NEW YORK (
MainStreet) -- You may not think of the
Federal Communications Commission as being friendlier to your cell phone bill than they are to the cell phone lobby in Washington, but the FCC provided mobile users with a minor victory this week, ruling on Tuesday that
(VZ - Get Report) Wireless could
The wireless carrier offers a $20-a-month mobile hotspot service that allows subscribers with Android phones to access the cellular data network with other devices like tablets and laptops -- essentially turning the phone into a wireless internet hotspot. But a number of third parties offer the same service at a much lower cost, allowing customers to pay a one-time fee for a "tethering" app rather than pay an extra $20 a month on their phone bill.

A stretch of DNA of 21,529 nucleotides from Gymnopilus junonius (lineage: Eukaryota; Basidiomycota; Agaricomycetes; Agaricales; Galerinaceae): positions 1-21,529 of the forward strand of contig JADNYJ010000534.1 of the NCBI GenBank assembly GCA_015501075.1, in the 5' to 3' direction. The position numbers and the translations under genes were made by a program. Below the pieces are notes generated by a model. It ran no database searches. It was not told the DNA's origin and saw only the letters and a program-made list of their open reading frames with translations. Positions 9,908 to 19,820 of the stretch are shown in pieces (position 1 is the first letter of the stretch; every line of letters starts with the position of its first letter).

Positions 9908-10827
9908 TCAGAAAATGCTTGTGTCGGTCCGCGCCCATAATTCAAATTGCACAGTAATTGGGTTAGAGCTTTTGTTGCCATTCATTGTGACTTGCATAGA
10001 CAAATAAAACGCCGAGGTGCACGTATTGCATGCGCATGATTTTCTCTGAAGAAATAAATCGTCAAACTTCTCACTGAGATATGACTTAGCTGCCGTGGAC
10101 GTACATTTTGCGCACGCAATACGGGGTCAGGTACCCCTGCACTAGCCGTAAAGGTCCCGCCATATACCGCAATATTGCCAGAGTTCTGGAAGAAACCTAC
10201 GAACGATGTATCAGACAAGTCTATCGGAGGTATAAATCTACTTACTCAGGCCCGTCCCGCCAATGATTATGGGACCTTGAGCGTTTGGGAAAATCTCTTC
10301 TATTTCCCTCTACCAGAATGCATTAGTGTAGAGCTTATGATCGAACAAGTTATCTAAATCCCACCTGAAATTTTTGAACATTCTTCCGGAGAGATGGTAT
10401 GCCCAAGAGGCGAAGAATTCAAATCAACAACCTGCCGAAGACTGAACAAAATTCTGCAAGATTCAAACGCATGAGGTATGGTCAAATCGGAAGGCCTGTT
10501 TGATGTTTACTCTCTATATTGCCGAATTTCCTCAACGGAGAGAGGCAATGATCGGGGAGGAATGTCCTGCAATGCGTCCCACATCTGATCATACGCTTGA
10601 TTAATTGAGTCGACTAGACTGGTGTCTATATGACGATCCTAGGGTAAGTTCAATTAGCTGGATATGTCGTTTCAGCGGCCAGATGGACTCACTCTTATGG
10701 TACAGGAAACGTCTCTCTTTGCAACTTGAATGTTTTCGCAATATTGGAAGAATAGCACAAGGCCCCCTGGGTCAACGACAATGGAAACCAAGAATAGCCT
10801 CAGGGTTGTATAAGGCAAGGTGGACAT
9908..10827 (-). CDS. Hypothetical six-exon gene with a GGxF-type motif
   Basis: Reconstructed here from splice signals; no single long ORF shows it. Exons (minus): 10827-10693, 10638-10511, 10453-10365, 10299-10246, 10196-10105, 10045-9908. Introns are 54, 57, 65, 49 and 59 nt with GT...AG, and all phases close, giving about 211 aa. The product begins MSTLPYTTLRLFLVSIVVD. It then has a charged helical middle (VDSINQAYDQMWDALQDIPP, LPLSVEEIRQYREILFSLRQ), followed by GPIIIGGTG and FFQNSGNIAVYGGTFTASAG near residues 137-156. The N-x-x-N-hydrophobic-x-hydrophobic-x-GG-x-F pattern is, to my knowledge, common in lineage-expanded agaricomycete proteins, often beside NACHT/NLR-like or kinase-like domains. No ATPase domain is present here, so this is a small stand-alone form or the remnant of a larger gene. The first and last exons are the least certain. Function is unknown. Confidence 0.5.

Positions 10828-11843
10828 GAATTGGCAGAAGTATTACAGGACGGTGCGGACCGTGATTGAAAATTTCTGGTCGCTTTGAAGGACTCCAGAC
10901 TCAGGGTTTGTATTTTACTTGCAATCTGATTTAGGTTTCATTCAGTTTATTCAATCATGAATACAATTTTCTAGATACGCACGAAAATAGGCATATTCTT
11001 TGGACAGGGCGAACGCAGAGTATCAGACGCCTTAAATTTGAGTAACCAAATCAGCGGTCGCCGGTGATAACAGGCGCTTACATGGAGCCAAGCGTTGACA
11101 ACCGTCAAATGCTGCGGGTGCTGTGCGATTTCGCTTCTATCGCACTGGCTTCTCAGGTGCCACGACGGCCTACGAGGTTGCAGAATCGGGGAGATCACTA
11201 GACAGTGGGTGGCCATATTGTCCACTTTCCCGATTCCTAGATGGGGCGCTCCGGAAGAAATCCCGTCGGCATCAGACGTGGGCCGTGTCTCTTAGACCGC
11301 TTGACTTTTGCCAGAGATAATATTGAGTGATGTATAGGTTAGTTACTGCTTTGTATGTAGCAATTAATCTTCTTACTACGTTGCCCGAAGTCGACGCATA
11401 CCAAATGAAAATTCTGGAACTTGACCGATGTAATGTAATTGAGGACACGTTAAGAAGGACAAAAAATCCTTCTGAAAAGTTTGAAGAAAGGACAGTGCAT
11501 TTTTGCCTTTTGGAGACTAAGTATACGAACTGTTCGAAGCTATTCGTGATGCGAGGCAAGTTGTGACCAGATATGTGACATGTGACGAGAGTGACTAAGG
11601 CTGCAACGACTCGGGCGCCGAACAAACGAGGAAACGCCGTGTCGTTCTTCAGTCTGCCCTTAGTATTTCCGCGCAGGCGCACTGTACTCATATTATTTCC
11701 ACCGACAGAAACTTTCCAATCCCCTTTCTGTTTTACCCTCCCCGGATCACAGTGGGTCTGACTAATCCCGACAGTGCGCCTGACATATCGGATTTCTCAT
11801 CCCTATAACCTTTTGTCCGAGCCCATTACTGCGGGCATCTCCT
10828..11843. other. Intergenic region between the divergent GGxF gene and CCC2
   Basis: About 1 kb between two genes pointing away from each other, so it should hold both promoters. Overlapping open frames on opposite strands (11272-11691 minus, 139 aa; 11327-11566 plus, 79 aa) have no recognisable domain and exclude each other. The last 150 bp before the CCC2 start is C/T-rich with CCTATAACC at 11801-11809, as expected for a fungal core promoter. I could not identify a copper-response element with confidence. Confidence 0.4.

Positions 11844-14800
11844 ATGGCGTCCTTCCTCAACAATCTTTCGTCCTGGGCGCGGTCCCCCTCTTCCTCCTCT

Unfortunately, Verizon and other wireless carriers have long blocked these tethering apps from app stores, and prevented customers that it detects using unauthorized tethering apps without paying the monthly hotspot charge.
Tuesday's ruling by the FCC does away with those restrictions, ordering that Verizon no longer make Google (GOOG - Get Report) keep tethering apps off the Google Play store. It also can't force users to sign up for a mobile hotspot plan if it detects them using tethering apps.It should be noted, though, that the ruling is limited in scope in a number of ways. (There's always a catch when it comes to consumers winning a battle for a change, isn't there?) For starters, the ruling applies only to Verizon. The FCC ruling came about due to a complaint by advocacy group Free Press,